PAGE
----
UK dairy products manufacturer Dairy Crest has cut its pension deficit by £45m (€49.6m) by altering the indexation of its retirement benefits.
The £1.1bn Dairy Crest Group Pension Fund has switched its inflation measure from the retail prices index (RPI) to the consumer prices index (CPI). In the UK, the latter is typically lower, meaning inflation-linked benefit increases would also be lower in future.
In a statement to the stock market, the company said the move has reduced its annual contributions to the pension fund by £12m a year for the next two years.
In addition, the scheme’s actuarial deficit was calculated to be £100m as of March 2016, down from £145m three years earlier.
Dairy Crest said: “Following detailed negotiations with the [trustees], in future annual increases will be linked to CPI rather than RPI. CPI is already used by the fund for increases in deferred pensions and is becoming more widely used across the UK including for the calculation of increases in public sector pensions.
“This change was agreed as part of a broader package to put the fund on a stronger foundation for the future. This package includes continuing to move to lower-risk investments over time.”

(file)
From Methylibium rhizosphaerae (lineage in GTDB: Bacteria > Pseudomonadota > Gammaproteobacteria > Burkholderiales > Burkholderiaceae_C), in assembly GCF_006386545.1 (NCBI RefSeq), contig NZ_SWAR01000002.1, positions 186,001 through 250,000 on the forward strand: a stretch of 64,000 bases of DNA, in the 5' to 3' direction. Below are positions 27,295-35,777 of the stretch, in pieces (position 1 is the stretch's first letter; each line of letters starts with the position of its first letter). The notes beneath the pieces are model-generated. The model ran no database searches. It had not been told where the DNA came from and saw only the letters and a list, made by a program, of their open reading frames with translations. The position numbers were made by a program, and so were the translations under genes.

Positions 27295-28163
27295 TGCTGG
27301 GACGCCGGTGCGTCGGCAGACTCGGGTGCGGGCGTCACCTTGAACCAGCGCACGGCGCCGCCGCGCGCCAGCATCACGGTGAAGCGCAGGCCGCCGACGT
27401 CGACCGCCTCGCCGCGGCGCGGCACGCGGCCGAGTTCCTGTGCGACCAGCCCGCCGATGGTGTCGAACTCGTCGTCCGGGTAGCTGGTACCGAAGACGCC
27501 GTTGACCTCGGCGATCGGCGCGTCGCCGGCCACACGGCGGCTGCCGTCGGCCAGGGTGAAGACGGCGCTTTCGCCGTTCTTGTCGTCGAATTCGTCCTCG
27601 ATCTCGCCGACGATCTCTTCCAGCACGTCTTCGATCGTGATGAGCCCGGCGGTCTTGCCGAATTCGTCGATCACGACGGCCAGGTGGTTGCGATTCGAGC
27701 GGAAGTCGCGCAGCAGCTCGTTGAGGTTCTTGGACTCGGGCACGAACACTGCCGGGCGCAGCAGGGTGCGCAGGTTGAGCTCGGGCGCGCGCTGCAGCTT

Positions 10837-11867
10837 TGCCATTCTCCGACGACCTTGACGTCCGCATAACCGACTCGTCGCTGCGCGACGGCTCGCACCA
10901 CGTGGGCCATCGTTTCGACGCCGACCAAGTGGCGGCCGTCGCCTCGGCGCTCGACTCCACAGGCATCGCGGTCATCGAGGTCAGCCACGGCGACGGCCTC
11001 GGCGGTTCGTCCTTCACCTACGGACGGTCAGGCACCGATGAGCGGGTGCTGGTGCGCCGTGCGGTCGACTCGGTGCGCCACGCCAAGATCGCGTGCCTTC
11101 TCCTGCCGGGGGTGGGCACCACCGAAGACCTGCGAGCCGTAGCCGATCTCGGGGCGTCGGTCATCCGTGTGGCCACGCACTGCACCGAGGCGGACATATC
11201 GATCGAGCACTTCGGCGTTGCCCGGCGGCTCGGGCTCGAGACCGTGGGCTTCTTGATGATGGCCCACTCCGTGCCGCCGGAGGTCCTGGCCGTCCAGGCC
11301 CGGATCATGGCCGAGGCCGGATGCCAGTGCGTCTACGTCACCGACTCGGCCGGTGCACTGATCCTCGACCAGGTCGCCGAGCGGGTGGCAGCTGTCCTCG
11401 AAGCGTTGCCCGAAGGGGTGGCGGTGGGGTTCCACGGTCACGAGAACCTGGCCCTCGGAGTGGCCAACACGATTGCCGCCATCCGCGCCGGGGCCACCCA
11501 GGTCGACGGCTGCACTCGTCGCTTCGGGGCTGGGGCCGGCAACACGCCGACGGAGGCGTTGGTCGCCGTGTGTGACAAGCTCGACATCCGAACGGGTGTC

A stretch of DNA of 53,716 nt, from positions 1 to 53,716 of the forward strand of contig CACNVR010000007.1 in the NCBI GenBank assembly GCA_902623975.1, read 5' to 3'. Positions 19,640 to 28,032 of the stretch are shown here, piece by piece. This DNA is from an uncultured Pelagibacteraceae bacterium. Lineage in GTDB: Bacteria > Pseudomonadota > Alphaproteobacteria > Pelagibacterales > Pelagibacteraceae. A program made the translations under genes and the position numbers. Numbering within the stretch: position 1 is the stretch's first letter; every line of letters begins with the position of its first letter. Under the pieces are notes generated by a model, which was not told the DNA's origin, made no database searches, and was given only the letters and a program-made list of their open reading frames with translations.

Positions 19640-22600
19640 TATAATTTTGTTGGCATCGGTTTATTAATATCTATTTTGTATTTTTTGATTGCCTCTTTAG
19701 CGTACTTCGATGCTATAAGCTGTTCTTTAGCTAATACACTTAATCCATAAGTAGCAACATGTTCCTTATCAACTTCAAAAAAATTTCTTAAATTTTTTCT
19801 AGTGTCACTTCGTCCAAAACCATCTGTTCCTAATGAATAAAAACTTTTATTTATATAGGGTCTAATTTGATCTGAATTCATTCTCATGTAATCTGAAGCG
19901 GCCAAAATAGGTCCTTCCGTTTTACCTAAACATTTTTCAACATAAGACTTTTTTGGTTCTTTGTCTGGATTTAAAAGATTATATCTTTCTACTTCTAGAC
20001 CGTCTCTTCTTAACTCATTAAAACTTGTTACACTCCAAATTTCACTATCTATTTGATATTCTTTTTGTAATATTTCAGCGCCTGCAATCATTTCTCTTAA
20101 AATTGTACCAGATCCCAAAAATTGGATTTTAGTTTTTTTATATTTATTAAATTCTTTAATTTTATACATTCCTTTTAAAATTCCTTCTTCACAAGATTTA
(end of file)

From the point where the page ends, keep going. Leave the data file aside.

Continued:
The move from RPI to CPI is a significant one as it has been suggested by many in the UK as a partial solution to the country’s pension funding problem.
In February the government suggested giving schemes the ability to make the switch if they were struggling to reduce deficits. It also suggested allowing stressed schemes to suspend indexation completely.
The subject was raised last year in discussions about the future of the British Steel Pension Scheme (BSPS). The scheme’s trustee board argued that a change in indexation would make it more sustainable.
BSPS’ subsequent agreement with the regulator to spin off from its sponsor, Tata Steel UK, was confirmed today. A new scheme, sponsored by Tata, is to be set up with lower annual increases.
However, other schemes are likely to find it more difficult to make such a change to indexation, as their rules are stricter in describing how increases should be applied.